A HORRENDOUS act of animal cruelty has caused a seven-week-old calf to be euthanised after target arrows were shot right through its stomach this week.
A farmer in the vicinity of Morgan Park Rd discovered the Hereford-cross calf with arrows protruding from its body when he went to check on the herd after hearing bellowing.
Disgusted by what confronted him, the farmer yarded the cattle and called the police.
An outraged Warwick CIB is currently investigating the terrible act.
A spokeswoman for the CIB said what was most horrifying about the act was the type of arrows used.
"They weren't hunting arrows," she said.
"They were target shooting arrows; it means they don't have a sharp tip, they are designed to just get stuck in cardboard.
"This leads us to think the arrow was fired at close range."
Meanwhile, a man who posted a video of himself on Facebook pretending to ride an emu has been charged with animal cruelty.
James McMillan became an internet sensation with the video he posted as a joke on the Facebook site "50 Shades of Straya" last week.
This drew a complaint from the RSPCA and an investigation involving Department of Agriculture, Fisheries and Forestry officers and the Queensland Police.
McMillan had allegedly just released the young emu from a fence and was dismissing a "myth" to a supposed international audience that Aussies ride emus and not kangaroos to work.
A Queensland Police spokeswoman confirmed yesterday that a 21-year-old Thargomindah man had been charged with one count of animal cruelty.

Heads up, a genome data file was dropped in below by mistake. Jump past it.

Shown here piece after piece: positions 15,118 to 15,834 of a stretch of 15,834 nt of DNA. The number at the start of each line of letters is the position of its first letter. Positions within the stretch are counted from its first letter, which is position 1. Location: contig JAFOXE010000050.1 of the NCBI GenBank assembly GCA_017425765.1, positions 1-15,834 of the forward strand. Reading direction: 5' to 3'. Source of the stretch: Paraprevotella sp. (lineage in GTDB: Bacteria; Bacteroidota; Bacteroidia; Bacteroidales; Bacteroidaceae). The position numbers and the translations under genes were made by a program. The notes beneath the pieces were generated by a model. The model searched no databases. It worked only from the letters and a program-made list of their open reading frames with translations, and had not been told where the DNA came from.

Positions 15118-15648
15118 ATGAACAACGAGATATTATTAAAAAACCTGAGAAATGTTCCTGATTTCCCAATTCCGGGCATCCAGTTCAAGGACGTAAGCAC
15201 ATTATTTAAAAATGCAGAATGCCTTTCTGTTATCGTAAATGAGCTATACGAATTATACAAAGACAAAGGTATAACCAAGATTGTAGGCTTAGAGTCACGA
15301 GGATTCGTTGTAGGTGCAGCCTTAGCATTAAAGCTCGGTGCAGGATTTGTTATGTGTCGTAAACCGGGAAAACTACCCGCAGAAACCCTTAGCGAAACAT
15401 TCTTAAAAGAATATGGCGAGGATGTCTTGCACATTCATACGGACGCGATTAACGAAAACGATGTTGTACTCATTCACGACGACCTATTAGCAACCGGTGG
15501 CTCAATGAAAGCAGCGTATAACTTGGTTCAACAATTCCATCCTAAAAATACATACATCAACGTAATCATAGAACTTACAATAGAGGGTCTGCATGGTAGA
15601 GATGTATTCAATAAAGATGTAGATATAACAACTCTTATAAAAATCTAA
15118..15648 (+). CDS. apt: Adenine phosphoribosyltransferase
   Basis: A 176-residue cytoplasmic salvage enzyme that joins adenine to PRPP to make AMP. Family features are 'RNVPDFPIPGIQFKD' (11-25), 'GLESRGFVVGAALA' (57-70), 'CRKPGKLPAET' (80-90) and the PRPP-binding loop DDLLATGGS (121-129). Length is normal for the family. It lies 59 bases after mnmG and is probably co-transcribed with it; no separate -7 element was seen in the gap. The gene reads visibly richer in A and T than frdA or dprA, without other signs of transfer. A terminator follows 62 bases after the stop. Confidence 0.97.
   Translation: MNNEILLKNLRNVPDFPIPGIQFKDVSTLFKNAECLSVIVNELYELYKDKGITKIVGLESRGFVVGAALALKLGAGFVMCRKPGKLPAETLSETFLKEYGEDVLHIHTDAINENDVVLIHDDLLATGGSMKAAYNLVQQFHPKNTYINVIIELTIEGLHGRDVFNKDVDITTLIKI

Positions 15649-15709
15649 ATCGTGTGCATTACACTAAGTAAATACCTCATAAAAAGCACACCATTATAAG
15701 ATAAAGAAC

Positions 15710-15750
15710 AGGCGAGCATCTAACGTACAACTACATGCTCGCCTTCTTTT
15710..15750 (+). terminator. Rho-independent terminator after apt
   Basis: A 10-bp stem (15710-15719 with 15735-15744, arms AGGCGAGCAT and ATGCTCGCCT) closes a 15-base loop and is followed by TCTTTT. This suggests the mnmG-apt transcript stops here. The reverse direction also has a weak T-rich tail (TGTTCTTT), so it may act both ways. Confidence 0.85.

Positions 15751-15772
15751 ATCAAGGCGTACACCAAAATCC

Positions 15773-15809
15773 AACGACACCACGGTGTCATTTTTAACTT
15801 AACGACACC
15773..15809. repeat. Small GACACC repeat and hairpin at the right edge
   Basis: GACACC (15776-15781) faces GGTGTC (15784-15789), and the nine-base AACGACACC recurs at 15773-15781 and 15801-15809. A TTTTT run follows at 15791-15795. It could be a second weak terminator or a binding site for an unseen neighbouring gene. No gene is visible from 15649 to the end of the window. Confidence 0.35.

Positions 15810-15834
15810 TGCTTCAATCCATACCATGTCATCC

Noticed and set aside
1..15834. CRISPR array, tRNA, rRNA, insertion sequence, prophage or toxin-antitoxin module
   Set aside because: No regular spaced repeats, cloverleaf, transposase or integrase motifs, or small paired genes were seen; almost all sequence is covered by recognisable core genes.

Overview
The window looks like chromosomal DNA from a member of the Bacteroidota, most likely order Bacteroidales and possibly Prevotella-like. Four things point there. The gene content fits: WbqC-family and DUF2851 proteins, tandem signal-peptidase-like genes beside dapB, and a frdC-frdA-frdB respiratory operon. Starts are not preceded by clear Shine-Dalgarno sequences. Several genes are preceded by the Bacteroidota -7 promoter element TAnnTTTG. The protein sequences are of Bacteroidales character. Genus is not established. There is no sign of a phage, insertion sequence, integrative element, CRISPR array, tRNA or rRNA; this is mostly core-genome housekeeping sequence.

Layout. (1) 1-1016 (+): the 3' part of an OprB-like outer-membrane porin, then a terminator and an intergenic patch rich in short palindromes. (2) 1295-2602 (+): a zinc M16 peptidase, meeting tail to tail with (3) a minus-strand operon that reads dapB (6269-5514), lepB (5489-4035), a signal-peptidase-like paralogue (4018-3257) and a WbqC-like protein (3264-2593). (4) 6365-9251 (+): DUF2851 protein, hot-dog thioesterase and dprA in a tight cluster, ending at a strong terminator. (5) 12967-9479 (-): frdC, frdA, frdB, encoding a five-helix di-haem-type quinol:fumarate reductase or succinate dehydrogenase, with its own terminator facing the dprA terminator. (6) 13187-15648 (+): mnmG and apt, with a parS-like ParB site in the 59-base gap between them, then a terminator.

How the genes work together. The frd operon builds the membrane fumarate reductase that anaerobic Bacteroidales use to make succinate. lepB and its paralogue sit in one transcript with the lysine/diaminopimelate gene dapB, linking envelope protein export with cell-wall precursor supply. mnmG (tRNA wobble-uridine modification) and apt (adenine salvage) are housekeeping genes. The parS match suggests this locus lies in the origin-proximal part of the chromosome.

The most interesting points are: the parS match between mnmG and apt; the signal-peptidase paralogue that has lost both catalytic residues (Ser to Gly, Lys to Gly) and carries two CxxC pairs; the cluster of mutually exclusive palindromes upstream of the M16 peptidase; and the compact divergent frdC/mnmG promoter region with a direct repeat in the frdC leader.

The spokeswoman said he was due to appear in the Cunnamulla Magistrates Court on January 28.
McMillan, who was originally reported as hailing from Goondiwindi, also allegedly has images on his Facebook page of him using a dead pig and a live calf for muscle exercise.
In the viral video he irreverently tells viewers that "overseas people" are wrong in thinking Australians ride kangaroos to work and that emus are our preferred mode of transport.
He then proceeds to grab the emu - dubbed Betsy - by the neck and "ride" it for several seconds.
The video has led to a charge under the Animal Care and Protection Act, with the maximum penalty for animal cruelty being a fine of $220,000 or two years behind bars.
A spokesman for the RSPCA said last week that "in the greater scheme of things" it was not the worst act involving an animal they had seen, but they were still obliged to investigate.
He described the act as "stupidity".
If you have any information relating to the calf incident, phone Crime Stoppers on 1800 333 000.
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